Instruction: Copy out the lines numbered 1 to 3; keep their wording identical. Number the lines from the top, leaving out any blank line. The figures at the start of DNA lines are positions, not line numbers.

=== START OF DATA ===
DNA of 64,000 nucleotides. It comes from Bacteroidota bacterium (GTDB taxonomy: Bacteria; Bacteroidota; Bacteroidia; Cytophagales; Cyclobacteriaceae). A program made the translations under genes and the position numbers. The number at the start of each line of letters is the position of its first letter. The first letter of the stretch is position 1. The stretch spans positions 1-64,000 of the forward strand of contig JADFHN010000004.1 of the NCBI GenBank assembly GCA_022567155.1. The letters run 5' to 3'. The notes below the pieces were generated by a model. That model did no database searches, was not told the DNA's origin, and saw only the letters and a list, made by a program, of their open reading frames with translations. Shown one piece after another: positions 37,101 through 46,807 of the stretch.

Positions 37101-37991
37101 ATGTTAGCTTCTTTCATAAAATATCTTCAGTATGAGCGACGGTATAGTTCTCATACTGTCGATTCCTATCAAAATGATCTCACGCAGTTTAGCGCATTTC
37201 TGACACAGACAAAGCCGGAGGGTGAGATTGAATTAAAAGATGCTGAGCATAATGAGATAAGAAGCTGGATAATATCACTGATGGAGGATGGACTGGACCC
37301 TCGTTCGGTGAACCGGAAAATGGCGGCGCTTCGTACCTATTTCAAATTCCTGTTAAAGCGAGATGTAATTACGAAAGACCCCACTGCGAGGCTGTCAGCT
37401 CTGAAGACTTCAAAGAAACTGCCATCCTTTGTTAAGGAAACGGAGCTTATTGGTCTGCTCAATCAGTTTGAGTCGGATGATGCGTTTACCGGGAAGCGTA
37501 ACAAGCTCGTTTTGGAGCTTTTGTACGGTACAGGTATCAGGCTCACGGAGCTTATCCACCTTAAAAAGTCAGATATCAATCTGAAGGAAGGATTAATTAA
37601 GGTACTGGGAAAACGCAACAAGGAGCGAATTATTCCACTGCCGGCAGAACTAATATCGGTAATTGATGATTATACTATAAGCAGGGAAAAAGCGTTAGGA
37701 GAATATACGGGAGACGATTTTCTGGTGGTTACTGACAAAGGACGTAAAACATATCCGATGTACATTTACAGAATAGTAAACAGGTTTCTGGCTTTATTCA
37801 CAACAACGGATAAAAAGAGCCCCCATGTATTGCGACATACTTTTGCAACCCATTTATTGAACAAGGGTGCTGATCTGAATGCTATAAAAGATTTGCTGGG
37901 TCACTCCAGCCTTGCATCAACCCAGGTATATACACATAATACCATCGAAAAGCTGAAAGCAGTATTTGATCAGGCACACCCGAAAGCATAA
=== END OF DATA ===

DNA of 64,000 nucleotides. It comes from Bacteroidota bacterium (GTDB taxonomy: Bacteria; Bacteroidota; Bacteroidia; Cytophagales; Cyclobacteriaceae). A program made the translations under genes and the position numbers. The number at the start of each line of letters is the position of its first letter. The first letter of the stretch is position 1. The stretch spans positions 1-64,000 of the forward strand of contig JADFHN010000004.1 of the NCBI GenBank assembly GCA_022567155.1. The letters run 5' to 3'. The notes below the pieces were generated by a model. That model did no database searches, was not told the DNA's origin, and saw only the letters and a list, made by a program, of their open reading frames with translations. Shown one piece after another: positions 37,101 through 46,807 of the stretch.

Positions 37101-37991
37101 ATGTTAGCTTCTTTCATAAAATATCTTCAGTATGAGCGACGGTATAGTTCTCATACTGTCGATTCCTATCAAAATGATCTCACGCAGTTTAGCGCATTTC